Wednesday, May 15, 2013

Moving On

Two hundred and thirty seven times I have put up a post for you to read.  There have been thousands of page views.  Readers have logged on from Russia, France, New Zealand, England, Singapore and, of course, the USA. Including the two years during which I wrote a blog for the Weyerhaeuser intranet, I have written at least once a week for four and a half years.  I have enjoyed my blog and the research and discovery it has provided. But now, it is time to move on.

This month marks the 50th anniversary of my graduation from Springside School.  I contributed a personal statement to our class  memory book.  I include it here.  You have come to know me well through my posts.  This short biography will fill in some detail.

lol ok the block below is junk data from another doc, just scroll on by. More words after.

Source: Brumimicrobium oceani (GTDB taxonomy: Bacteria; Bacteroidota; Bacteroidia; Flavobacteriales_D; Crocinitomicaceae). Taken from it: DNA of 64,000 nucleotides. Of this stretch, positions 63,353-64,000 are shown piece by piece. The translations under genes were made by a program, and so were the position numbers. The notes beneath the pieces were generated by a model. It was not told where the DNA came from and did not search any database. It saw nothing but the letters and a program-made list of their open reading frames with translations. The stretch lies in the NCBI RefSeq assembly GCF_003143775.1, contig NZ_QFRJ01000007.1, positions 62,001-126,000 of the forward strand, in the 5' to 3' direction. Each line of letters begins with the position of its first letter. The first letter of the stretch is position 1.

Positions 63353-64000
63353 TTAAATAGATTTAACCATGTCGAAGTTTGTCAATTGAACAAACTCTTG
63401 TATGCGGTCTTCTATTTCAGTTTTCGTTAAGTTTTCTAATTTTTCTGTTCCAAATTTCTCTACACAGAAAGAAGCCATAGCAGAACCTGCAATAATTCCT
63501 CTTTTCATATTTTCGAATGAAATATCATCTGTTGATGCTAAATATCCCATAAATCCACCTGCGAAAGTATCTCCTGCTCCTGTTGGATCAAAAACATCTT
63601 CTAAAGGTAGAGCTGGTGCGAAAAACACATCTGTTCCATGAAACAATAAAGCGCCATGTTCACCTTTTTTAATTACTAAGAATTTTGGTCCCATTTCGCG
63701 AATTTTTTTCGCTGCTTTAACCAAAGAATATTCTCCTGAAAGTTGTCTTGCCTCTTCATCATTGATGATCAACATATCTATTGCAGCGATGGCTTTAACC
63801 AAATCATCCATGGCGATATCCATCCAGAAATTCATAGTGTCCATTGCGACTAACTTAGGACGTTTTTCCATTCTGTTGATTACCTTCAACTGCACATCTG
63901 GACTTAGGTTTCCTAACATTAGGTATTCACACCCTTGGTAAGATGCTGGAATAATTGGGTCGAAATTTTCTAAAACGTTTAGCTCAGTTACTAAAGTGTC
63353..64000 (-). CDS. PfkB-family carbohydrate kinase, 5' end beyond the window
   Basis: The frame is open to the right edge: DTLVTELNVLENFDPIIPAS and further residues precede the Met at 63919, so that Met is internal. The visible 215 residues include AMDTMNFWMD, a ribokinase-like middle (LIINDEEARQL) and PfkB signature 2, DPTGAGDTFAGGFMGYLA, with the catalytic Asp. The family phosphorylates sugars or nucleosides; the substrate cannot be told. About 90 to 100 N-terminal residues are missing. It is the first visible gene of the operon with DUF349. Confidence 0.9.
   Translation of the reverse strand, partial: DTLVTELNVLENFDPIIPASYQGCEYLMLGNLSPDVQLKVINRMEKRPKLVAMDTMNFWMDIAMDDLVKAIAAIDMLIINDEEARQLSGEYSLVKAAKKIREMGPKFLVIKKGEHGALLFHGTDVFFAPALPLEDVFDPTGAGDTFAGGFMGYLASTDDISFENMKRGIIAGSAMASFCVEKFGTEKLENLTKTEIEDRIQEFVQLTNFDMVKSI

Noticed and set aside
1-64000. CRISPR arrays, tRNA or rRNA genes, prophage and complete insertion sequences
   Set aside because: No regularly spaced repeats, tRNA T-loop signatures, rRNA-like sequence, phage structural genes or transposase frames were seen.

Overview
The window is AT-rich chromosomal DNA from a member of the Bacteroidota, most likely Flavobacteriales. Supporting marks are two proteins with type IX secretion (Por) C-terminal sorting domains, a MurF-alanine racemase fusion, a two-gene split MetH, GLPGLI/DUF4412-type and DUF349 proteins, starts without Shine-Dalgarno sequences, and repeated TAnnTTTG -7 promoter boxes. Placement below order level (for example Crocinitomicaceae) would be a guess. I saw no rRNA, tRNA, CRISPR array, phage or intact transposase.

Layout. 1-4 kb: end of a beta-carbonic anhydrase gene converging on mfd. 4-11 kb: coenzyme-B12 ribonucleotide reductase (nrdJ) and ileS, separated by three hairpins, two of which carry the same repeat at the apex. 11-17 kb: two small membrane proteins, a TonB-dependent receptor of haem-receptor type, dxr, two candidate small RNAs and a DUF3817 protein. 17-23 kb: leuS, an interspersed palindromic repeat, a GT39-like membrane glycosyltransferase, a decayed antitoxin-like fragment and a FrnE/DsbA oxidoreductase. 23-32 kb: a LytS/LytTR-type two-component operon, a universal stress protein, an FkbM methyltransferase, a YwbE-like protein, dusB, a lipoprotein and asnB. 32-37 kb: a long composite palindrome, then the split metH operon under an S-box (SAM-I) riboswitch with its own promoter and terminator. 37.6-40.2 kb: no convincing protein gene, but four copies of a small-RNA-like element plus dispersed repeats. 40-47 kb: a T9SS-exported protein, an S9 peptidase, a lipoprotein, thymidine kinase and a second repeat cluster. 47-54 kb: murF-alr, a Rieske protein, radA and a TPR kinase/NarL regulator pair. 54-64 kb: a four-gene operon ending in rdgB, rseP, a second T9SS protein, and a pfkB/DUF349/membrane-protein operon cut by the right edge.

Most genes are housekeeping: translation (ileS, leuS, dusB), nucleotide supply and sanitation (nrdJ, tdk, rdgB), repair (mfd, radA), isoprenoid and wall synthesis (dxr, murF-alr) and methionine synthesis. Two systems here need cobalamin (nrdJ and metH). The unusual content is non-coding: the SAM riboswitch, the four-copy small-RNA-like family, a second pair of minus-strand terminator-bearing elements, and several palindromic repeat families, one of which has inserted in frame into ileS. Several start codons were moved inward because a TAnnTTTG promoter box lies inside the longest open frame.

A girl ties the sash on her tunic.  She has practiced hard and made the team.  She walks out onto the field.  She is my avatar.  She has been coached, and judged ready by Phyllis Vare.  What better preparation is there?  Opportunity waits.  So it has been with my life.

After Springside, I finished my education, a BA and an MBA.  I married and moved to Seattle.  I bore two children, a daughter and a son.  I went to work right away.  With 9 other women, I founded a state chartered savings bank.  We named it “A Woman’s Place”.  We did well.  I worked in both private and public sectors.  I was elected to the board of the University of Washington Medical Center and served for many years.  I divorced.  I started playing soccer.

I was appointed to serve as the US Environmental Protection Agency Regional Administrator for the northwest and Alaska.  I coached my son’s soccer and basketball teams.  I travelled to Alaska, doing EPA business and in Ketchikan I met Ed Fisher.  Ed was President of the Ketchikan Pulp Company.  We fell in love.  When my term with EPA was over we married.